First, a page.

Halfway Up To the Mathematical Infinity II. Non-Descreteness, Non-Sequentiality, and Non-Locality of Post-Cantorian Transfinite Designs and the Prospectives of Quantum Both Computing and Formal Reasoning

Edward G.  Belaga1, and Daniel Grucker2, Jean Richert3 and Kees Van Schenk Brill4



1- Institut de Recherche Mathématique Avancée, UMR 7501 ULP/CNRS, Université Louis Pasteur, 7 rue René Descartes, F-67084 Strasbourg Cedex, France
2- Laboratoire d’Imagerie et de Neurosciences Cognitives, UMR 7191 ULP/CNRS, Université Louis Pasteur, Strasbourg, France
3- Laboratoire de Physique Théorique, UMR 7085 CNRS/ULP, Université Louis Pasteur, Strasbourg, France
4- Institut de Recherche Mathématique Avancée, Strasbourg, France


discrete, sequential, of local causality versus continuous, parallel, non-locality; transfinite design; universality and scalability of Quantum Computer; bulk water NMR

For at least two millennia – starting with the paradoxes of Zeno, IVth century BCE, – the practitioners of logic and mathematics were facing the Discrete–Continuum and closely related to it Sequential–Parallel dualities of formal world descriptions. And for at least two last centuries – since the appearance of the mechanistic determinism of Pierre-Simon Laplace – the philosophy and methodology of sciences has been alerted to the pertinence of the Local–Non-Local duality, to become eventually dominated by Laplace’s Local Causality, or Locality Principle (the local propagation of all action in the Universe) and its formal and metaphysical implications.

Then, Georg Cantor, the discoverer of the Mathematical Infinity, has extended into the Transfinite the limits of both Descrete and Sequential, with the explicitly stated purpose to definitely submit to them their Continuum and, respectively, Parallel counterparts. Then came Alonso Church, Alan Turing, and their colleagues with their computing schemata of pure Sequential and Local Causality nature [B2008], claiming that such schemata ultimately cover all imaginable computing activity (Church–Turing Thesis), – and with the Constructivist school being able to proudly proclaim that our point of view is to describe the mathematical operations that can be carried out by finite beings, man’s mathematics for short. In contrast, classical mathematics concerns itself with operations that can be carried out by God.” ([B1985], p. 9)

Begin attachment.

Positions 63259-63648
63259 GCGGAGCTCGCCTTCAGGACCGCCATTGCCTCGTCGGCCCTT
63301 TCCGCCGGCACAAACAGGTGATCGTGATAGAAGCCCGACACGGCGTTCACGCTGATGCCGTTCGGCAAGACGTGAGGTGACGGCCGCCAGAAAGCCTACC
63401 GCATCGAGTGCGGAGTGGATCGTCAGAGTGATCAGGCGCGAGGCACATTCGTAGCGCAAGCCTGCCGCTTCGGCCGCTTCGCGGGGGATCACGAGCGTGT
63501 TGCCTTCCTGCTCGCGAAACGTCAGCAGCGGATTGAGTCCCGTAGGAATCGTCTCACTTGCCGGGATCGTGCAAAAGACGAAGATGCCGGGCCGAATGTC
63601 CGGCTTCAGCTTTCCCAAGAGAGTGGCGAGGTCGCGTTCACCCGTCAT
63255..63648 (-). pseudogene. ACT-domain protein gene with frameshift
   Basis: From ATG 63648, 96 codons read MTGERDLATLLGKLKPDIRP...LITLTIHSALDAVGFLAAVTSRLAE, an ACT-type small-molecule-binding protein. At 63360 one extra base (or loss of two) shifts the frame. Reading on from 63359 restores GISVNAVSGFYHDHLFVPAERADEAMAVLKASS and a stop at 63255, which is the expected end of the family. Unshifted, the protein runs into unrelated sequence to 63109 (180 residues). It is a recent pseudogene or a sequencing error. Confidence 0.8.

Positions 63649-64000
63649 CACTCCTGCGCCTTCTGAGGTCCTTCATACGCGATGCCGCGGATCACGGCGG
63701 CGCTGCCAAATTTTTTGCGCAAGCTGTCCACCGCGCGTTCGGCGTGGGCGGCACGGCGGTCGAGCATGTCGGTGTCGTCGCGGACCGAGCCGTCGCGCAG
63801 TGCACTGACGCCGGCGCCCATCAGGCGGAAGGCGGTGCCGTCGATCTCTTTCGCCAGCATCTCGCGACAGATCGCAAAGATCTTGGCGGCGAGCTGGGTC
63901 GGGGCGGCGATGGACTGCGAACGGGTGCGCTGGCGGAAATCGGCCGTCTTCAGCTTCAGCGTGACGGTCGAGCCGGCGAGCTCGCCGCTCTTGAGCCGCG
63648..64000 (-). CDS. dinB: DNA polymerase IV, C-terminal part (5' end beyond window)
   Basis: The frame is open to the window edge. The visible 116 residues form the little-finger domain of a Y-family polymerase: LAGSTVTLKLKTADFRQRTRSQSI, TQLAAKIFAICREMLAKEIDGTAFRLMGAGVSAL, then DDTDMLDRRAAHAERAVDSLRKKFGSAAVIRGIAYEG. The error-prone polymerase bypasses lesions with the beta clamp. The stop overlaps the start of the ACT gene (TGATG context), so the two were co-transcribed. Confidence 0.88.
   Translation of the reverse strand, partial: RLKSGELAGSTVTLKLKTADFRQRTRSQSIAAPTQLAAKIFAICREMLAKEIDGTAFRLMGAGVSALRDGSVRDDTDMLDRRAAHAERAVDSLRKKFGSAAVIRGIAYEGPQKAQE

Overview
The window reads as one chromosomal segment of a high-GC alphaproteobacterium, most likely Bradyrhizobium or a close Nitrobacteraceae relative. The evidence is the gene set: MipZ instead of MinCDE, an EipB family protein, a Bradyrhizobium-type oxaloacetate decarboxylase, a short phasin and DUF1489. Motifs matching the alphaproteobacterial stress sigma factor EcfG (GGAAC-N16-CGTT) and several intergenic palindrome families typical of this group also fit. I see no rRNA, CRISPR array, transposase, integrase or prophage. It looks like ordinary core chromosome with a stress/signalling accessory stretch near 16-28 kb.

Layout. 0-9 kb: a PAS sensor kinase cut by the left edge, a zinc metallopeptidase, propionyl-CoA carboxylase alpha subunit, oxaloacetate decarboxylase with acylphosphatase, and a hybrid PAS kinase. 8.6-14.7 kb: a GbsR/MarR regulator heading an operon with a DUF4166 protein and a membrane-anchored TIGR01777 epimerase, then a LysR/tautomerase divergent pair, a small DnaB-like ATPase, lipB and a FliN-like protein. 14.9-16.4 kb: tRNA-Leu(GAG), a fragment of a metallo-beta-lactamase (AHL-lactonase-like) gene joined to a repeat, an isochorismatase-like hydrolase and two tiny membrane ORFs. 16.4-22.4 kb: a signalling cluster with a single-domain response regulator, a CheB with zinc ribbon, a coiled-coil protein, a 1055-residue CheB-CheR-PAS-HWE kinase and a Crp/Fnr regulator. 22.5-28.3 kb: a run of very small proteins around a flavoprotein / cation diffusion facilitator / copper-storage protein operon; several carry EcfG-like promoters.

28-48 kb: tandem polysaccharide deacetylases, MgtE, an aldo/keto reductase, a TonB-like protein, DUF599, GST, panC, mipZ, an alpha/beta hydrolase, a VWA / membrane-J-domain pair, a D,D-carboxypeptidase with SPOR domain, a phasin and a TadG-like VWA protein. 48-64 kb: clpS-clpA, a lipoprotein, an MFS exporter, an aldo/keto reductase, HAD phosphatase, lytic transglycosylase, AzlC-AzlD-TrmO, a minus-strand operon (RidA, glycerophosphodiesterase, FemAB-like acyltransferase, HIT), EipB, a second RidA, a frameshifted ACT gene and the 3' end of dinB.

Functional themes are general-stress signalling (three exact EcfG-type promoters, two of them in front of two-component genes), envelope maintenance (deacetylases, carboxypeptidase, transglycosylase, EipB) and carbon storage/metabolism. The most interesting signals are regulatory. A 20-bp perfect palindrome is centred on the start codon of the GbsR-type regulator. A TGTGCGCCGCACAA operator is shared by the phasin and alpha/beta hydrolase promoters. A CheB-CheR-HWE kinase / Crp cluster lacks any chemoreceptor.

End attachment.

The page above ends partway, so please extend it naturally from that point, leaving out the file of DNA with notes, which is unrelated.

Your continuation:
This apparently definitive victory of Discrete–Sequential–Local over Continuum–Parallel–Non-Local came at a price; thus, Albert Einstein, the genuine discoverer of Quantum Mechanical Non-Locality which he was able to appreciate only as a paradox, has spent the last twenty years of his research activity on Local-Causation theories of everything. Ultimately, the Non-Locality – even if still referred to as counter-intuitive – has won over the physical research and Quantum Computing [NCh2000].

The present paper and its set-theoretical prequel [B2008] address and, hopefully, redress the discrete–sequential–local reductionist deficiencies of both Georg Cantor’s original transfinite design and closely related to it Church-Turing computing schemata. The main motivations of this work and of our closely related Quantum Computing Project [BGGVB2007], [BGKhRV2008] are coming from: (i) an improbable synergy between counter-intuitive set-theoretical insights into the nature of the Continuum [B2008], (ii) the discovery of the intrinsic ability of some, not necessary specifically designed for computing quantum systems to act as a universal quantum computer using only its naturally available interactions” [BKLWDiV2001], and (iii) the analyses and set-theoretical interpretations of fundamental experimental prerequisites for a viable Quantum Computer, as those known under the name of DiVincenzo Criteria” [DiV2000].

Thus, our research on the bulk water NMR in a cylinder as a model of quantum computer, with a tube of one meter and slices of one millimeter generating eventually 1000 qubits of potentially immense error-correcting redundancy [BGGVB2007], [BGKhRV2008], finds its set-theoretical echo in the unlimited scalability of the Continuum viewed as a quantum system’ – and incidentally satisfying all other prerequisites for the most viable Quantum Computer. And vice versa.


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